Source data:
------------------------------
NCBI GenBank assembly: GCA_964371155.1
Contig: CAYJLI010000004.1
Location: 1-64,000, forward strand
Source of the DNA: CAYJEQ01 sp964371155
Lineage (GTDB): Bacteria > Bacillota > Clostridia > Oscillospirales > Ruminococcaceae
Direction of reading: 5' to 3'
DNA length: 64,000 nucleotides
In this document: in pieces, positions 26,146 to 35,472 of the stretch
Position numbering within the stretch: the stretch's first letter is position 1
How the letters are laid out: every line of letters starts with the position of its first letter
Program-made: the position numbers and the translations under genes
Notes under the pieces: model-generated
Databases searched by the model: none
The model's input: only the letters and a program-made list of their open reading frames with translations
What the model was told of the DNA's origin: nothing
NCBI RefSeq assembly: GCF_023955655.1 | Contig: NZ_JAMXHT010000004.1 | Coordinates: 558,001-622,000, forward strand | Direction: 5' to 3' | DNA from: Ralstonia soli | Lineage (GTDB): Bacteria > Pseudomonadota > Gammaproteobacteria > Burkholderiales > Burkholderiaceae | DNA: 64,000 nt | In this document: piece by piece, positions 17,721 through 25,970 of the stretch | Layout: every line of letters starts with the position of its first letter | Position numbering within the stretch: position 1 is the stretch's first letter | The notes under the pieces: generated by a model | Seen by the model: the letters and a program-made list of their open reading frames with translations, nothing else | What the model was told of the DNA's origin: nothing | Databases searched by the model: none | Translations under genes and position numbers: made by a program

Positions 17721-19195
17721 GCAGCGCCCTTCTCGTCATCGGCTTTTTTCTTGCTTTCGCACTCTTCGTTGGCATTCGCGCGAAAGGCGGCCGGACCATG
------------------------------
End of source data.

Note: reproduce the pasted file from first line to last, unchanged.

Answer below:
NCBI GenBank assembly: GCA_964371155.1
Contig: CAYJLI010000004.1
Location: 1-64,000, forward strand
Source of the DNA: CAYJEQ01 sp964371155
Lineage (GTDB): Bacteria > Bacillota > Clostridia > Oscillospirales > Ruminococcaceae
Direction of reading: 5' to 3'
DNA length: 64,000 nucleotides
In this document: in pieces, positions 26,146 to 35,472 of the stretch
Position numbering within the stretch: the stretch's first letter is position 1
How the letters are laid out: every line of letters starts with the position of its first letter
Program-made: the position numbers and the translations under genes
Notes under the pieces: model-generated
Databases searched by the model: none
The model's input: only the letters and a program-made list of their open reading frames with translations
What the model was told of the DNA's origin: nothing
NCBI RefSeq assembly: GCF_023955655.1 | Contig: NZ_JAMXHT010000004.1 | Coordinates: 558,001-622,000, forward strand | Direction: 5' to 3' | DNA from: Ralstonia soli | Lineage (GTDB): Bacteria > Pseudomonadota > Gammaproteobacteria > Burkholderiales > Burkholderiaceae | DNA: 64,000 nt | In this document: piece by piece, positions 17,721 through 25,970 of the stretch | Layout: every line of letters starts with the position of its first letter | Position numbering within the stretch: position 1 is the stretch's first letter | The notes under the pieces: generated by a model | Seen by the model: the letters and a program-made list of their open reading frames with translations, nothing else | What the model was told of the DNA's origin: nothing | Databases searched by the model: none | Translations under genes and position numbers: made by a program

Positions 17721-19195
17721 GCAGCGCCCTTCTCGTCATCGGCTTTTTTCTTGCTTTCGCACTCTTCGTTGGCATTCGCGCGAAAGGCGGCCGGACCATG